With over 450,000 inhabitants as of the last census, Liverpool is one of the largest metropolitan areas in the UK, and one of the most culturally rich northern cities. Of course, it is most well-known for its musical heritage, being the home of the Beatles.
Liverpool has enjoyed a steady population growth in recent years, with a 5.5% increase between the 2001 and 2011 census. But is Liverpool safe?
The graph below takes a look at Liverpool crime rates between January 2015 and December 2016, separated by type of crime.
Antisocial behaviour is by far the most frequent Liverpool crime, with 44,064 incidents recorded in this time frame, making up 35% of total crimes. It’s likely that this number is so high due to the city’s thriving nighttime culture.
The second-highest recorded crime in Liverpool is violent crime, with 20,917 offences in 2015 and 2016. This type of crime accounts for 16.8% of total recorded crimes in Liverpool for this time period. The next two most committed crimes are criminal damage, accounting for 9% of total crime, and burglary, accounting for 7%.
This chart shows the council areas with the 20th to 30th highest crime rates between January 2015 and December 2016. Liverpool has the 21st highest crime rate in the country.
Although much lower than in other northern cities such as Manchester, Newcastle and Burnley, the crime rate in Liverpool is still high, with 266 crimes per 1,000 people. This is 78% higher than the national average of 149.
Antisocial behaviour is a significant problem in Liverpool. Not only is it the most-recorded crime, but the rate of 94.68 crimes per 1,000 people is almost double the national average of 49.55.
Is the Liverpool crime rate increasing or decreasing? This graph shows the total number of recorded crimes between January 2011 and December 2016. We can see from the data that although crime has declined steadily since 2011, recent years have shown a large fluctuation, with numbers of recorded crimes reaching a decade high in 2016.
Liverpool is a diverse city with some areas of vast wealth and others with high rates of poverty. Crime mostly is concentrated in the city centre, especially the Ropewalks area, where there’s a big problem with violent and antisocial crime due to the high concentration of bars and clubs. Check out our crime-map tool to take a closer look at crime rates in different areas of Liverpool.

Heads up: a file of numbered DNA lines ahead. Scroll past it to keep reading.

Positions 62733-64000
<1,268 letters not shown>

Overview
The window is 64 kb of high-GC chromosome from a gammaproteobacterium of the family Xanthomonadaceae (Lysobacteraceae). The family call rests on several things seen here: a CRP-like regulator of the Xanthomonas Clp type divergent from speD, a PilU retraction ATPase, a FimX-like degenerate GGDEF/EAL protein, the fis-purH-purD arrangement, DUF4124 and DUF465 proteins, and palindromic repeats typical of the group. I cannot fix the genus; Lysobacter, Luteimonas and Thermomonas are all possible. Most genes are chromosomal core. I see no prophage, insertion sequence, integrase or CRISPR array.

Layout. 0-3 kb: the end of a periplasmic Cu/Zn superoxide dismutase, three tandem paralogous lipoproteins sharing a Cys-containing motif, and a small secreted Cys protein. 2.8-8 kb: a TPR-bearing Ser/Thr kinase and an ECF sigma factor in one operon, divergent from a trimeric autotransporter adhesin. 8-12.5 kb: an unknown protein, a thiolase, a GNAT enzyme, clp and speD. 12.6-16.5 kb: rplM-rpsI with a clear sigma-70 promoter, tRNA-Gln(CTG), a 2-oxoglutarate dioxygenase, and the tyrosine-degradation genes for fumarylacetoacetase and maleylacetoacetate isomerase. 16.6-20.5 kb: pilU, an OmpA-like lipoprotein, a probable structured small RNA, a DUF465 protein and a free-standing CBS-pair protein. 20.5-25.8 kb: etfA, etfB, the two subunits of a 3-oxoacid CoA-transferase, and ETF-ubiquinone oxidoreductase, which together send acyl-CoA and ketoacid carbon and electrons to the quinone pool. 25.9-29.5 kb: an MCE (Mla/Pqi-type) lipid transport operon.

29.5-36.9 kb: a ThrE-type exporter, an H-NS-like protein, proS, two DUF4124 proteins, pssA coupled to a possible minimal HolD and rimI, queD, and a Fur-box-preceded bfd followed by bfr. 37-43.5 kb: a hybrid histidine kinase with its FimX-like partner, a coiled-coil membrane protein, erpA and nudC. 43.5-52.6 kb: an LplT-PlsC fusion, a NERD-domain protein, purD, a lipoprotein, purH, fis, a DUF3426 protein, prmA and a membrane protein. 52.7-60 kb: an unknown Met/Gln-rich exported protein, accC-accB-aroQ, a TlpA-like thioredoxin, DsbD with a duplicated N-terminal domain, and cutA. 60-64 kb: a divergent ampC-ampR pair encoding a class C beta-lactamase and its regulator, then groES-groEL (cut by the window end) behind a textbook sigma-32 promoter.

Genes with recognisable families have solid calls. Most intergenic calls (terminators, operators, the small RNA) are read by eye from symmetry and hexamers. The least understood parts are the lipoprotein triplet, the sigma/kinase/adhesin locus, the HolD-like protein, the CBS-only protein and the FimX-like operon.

Merseyside Police cover the entire Liverpool urban area, as well as the surrounding towns of Birkenhead, Southport and St Helens, covering 249 square miles, with a population of 1.39 million. In the most recent PEEL (police effectiveness, efficiency and legitimacy) assessment, the force was found to have a ‘good’ performance in the following areas:
● The extent to which the force is effective at keeping people safe and reducing crime
● The extent to which the force is efficient at keeping people safe and reducing crime
● The extent to which the force is legitimate at keeping people safe and reducing crime
For a non-emergency, contact Merseyside Police on the hotline number 101.
Always dial 999 if it’s an emergency.
You can visit Merseyside Police headquarters at Canning Place, Liverpool, Merseyside, L1 8JX.
As antisocial behaviour is by far the most-recorded crime in Liverpool, it’s important to know your rights and how to protect yourself. Merseyside Police advise you to record when and where you observe these incidents, ensuring that you note any descriptions of people or vehicles involved.
Antisocial behaviour is a broad term and can include anything from vandalism to uncontrolled pets. For some instances, the police should be involved directly. These include:
● Vandalism linked to threatening/offensive behaviour
● Graffiti linked to threatening/offensive behaviour (e.g., racism or other hate speech)
● Buying drugs
● Drinking in public
● Drunken behaviour
● Setting off fireworks at unsociable hours
● Riding motorbikes/scooters off-road
You can report antisocial behaviour either by calling 101, or 999 for an emergency.
Your local council should be contacted to report:
● Rowdy/noisy neighbours
● General vandalism
● General graffiti
● Uncontrolled pets
● Abandoned vehicles
● Unkempt gardens and flytipping
● Shouting and verbal abuse